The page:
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Thread: D. glabripes growing tips?

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    Tropical Fish Enthusiast jimscott's Avatar
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    D. glabripes growing tips?

    About all I could find ib search was that Tamlin grows it in a sandy soil and drier conditions. Anyone have experience with this species?

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    Hello, I must be going... Not a Number's Avatar
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    Mine is in the original pot that I bought it in, although I repotted the pups along with it. It's in a taller pot with perlite/peat mix - probably 2 to 1 perlite. The pups went into a smaller pot with at 2 to 1 perlite to peat mix.

    I nearly always tray water 1/4 - 1/2 inch, sometimes letting it dry between waterings, sometimes top watering.

    I have them on an east facing windowsill and they only get 2-4 hours of direct morning sun. They seem perfectly happy, having nearly doubled in height in the 8 months that I've had them. Color is good, lots of red. When I put them outdoors in 4-6 hours of afternoon sunlight, colors deepened but the plants got a little ratty looking - smaller dew drops and scraggily tentacles. Probably perfectly normal for a plant in the wild but I'm not growing them in the wild

    I've found very little on the Internet concerning this species. If any one has any references please let us know.
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    Tropical Fish Enthusiast jimscott's Avatar
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    Was yours perhaps reacting to having more sun? The one you sent was immediately placed outside, but didn't react at alll. Strange since it was in transit for a few days. Is it a tropical, sub-tropical, or temperate plant? Will it require a dormancy?

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    South African, sub-tropical, should not need dormancy. They grow near the regions that D. aliciae does so the conditions are close to what D. aliciae likes, just drier, sandier soils. It appears to hybridize naturally with D. aliciae forming D. x corinthiaca.

    It showed no adverse reactions to more sun other than getting a little ratty looking over a period of 2-3 weeks - seemed healthy just not as pretty as it did indoors. It could just have been the constant sea breeze I get during the day drying out the dew and twisting the leaves around. My D. aliciae and venusta reacted in the same manner, they are just prettier on the windowsill. Certainly not the reactions that one often sees with the 3 Queensland Sisters. The D. venusta likes slightly cooler conditions though and may not have liked it the afternoon sun in the long run.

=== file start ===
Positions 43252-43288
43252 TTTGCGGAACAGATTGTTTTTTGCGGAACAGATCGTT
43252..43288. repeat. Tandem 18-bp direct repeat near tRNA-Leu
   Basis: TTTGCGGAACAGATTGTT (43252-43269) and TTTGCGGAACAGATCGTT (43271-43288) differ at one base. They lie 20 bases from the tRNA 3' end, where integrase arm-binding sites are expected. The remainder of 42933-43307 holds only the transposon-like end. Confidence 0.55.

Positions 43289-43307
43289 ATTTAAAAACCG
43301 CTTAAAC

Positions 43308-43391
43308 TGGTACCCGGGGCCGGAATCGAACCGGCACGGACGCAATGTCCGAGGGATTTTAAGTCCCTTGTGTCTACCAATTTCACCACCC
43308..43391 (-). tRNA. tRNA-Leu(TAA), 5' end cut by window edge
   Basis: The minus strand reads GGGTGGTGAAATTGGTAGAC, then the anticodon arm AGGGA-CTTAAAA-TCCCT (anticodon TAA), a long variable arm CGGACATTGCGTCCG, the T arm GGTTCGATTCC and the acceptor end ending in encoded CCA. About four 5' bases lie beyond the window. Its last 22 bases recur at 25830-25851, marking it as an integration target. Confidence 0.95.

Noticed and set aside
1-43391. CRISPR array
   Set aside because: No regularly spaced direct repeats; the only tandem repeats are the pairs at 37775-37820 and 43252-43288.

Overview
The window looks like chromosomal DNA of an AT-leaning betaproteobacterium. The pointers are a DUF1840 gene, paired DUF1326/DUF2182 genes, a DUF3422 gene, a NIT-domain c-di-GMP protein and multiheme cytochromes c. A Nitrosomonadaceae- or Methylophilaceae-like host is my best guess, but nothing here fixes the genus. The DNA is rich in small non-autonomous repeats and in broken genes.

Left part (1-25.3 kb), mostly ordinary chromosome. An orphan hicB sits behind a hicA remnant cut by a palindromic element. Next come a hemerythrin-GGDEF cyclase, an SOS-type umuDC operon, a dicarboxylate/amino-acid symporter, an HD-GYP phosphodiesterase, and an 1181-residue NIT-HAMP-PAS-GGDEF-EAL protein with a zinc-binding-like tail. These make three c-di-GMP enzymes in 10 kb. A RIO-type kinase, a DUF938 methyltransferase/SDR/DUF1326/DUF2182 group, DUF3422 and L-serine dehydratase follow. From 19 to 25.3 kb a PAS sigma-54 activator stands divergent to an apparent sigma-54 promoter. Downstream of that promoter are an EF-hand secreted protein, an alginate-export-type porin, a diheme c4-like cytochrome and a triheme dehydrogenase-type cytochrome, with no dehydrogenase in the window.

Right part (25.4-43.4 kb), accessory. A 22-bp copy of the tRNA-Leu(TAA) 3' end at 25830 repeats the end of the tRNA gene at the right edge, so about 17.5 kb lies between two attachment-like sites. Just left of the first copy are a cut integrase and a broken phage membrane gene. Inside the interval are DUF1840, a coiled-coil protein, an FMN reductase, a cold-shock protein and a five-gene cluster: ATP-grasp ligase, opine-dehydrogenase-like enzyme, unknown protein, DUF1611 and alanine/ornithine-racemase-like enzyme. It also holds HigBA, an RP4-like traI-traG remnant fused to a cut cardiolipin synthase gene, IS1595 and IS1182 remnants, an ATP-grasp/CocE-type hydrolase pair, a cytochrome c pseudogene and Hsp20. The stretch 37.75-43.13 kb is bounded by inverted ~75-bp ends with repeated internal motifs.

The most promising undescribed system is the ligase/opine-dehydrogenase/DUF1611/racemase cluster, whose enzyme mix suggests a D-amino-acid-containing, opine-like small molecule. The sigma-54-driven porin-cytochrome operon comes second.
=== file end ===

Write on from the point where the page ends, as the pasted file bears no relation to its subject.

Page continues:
Refer to:

    http://www.carnivorousplants.org/cpn...8n3p81_84.html which by the way mentions: "D. glabripes (the pollen parent), which grew amongst rocks and in well-drained sandy soil on the adjacent hill slope" which should give you some idea of the soil conditions.

    FWIW my outside D. anglica looks pretty ratty but then it just got done flowering. The D. binata I acquired at the same time got ratty looking but recovered. I've had them both about 2 months now. Perhaps the D. aliciae and glabripes just needed more time to adjust.
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    Tropical Fish Enthusiast jimscott's Avatar
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    I may need to add some sand to the media and bring it inside as soon as the highs are going to be in the 60's - next week. My aliciae looked like death warmed over after the move, but fortunately it wasn't killed. I've been tossing sundews every few days. Do you think it expevts a lower photoperiod for the winter or should it be under lights 12/12 or 11/13?

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    My wild guess would be since dormancy is not required it probably doesn't matter all that much. Photoperiod cues probably contribute to when mature plants flower though.
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    Tropical Fish Enthusiast jimscott's Avatar
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    That gives me a better idea what to do with them. Thanx.

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